Bruce H. Lipton Ph.D. in his book ‘The Wisdom of Cells’ describes how a child’s brain from birth goes through different stages of learning starting from the low frequency of ‘delta’ in the first 2 years (a frequency in adults that only occurs when sleeping or unconscious) to the next stage from ages 2 to 6 years known as ‘theta’ then from 6 years they move into alpha (consciousness) and finally at 12 years beta. Lipton’s conclusion is the young brain is simply in a state of absorbing information. This could be compared to downloading information into a computer’s hard drive. In the case of a child straight into the subconscious bypassing the conscious brain.
Surround your child with music for best results
The obvious recommendation for any parent is to simply surround your child with music and if possible musical instruments. Children naturally learn language because they are surrounded by it 24/7. Therefore if you really want your child to do anything your best strategy is to begin by doing it yourself. Parents who learns guitar and practice daily are far more likely to find their child also wanting to learn guitar in years to come. There are no guarantees of course because children see many things going on in their lives but the more you play the more likely they are to want to play. No force required. These days I interview many guitarists wanting to become professional guitar players or teachers. While I have no actual statistics I would guess that close to 50% have at least one parent or close relative who also plays guitar.
Advice not necessarily for everyone
When parents learn guitar at the same time as their children every situation will be unique so the advice I am about to offer is based more around the majority of cases I have seen over the years. This may or may not apply to you but if you are at least aware you can look for early signs of trouble.
Practicing together can lead to problems
When parents learn with their children they sometimes see it as an opportunity to spend quality time together but problems can arise. For example children under 12 years typically progress at a slower rate due to hand strength and fine motor skills and sometimes even grasping general concepts is a challenge. This means that when Mum or Dad start to move ahead the child can quickly lose confidence which may be expressed in the form of restlessness (frustration) or disinterest (“I’m bored”). Conversely as an adult you may get frustrated because your child is not keeping up. But the most important reason to avoid practicing together is so you can focus on your child when they are practicing. By all means play along but keep the spotlight firmly on your child. Move at their pace and support them to build their confidence. Be aware that if your relatively rapid progress may be intimidating for them. When they can successfully execute a new song it’s time to perform in front of friends and family. When you play together it should be for fun and within their limitations.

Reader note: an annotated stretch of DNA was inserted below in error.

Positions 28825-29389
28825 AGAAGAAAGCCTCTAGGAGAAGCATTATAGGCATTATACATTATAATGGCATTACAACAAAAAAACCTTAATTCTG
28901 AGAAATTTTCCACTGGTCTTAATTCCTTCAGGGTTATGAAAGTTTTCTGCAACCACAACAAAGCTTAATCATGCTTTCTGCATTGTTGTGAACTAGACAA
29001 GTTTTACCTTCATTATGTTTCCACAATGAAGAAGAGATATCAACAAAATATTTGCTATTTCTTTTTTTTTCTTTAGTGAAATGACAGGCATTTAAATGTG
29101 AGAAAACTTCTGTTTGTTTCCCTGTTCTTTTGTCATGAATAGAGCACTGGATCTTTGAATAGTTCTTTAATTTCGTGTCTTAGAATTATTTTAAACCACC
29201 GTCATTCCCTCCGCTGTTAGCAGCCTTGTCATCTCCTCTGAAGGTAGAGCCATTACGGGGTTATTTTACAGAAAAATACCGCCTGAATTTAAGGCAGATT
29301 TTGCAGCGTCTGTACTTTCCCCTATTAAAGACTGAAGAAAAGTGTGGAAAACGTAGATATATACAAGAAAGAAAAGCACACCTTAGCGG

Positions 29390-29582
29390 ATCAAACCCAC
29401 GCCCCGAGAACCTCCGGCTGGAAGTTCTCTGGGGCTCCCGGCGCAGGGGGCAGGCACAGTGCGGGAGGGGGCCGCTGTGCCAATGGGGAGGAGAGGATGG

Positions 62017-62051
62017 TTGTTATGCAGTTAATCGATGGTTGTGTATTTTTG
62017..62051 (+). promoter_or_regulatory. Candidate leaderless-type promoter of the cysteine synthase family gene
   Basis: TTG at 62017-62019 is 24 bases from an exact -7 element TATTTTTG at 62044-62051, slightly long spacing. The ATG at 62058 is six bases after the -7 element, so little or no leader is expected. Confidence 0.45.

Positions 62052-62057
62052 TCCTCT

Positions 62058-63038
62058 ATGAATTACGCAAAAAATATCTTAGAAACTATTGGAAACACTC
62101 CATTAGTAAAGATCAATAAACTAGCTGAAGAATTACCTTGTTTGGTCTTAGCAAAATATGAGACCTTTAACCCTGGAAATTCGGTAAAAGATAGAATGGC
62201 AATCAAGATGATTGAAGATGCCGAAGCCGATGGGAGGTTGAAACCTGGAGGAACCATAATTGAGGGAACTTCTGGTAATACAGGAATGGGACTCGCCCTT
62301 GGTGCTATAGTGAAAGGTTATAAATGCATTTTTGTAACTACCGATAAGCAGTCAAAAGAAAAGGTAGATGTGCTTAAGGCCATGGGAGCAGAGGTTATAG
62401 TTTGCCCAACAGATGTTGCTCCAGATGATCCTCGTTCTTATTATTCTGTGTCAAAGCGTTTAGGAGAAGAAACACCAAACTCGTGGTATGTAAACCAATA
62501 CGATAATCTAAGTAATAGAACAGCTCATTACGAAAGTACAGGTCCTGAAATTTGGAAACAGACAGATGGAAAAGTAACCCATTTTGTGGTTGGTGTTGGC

Find shared musical interests
It’s never too early to introduce your child to the music you like but don’t be upset if they find it boring or just not cool. Keep searching until you find something you both like. This means also listening to their favorites. The more you look the more likely you are to find shared tastes. If your child is still very young don’t just assume that they only like ‘Twinkle twinkle’. Young children may not respond to your Santana collection when they are 2 years old but if they hear it enough by the time they are 5 or 6 they will be trying to work out the riff to ‘Black Magic Woman’ on the guitar. It never ceases to amaze me how many children love the classic songs from the 60s and 70s such as ‘Smoke on the water’ ,’TNT’ and ‘Stairway to Heaven’.
Find the right teachers
It can be easy to assume that when you as an adult find a good teacher that same teacher will be good for your child. While there are certainly teachers who can teach both adults and children equally as well it’s more the exception than the rule. I mean no disrespect to my fellow guitar teachers but every teacher has a unique set of skills and while one teacher’s skills may match your needs quite nicely it’s a mistake to assume they will also be the best choice for your child. The best advice I can give you here is to ask yourself the following questions. No.1. Does your child have good rapport with the teacher? No.2. Is your child making reasonable progress? (the teacher should be using some kind of method or system of measuring progress that you and your child can easily follow). No.3. Does your child’s confidence appear to be growing? If yes to all then you have found the right teacher.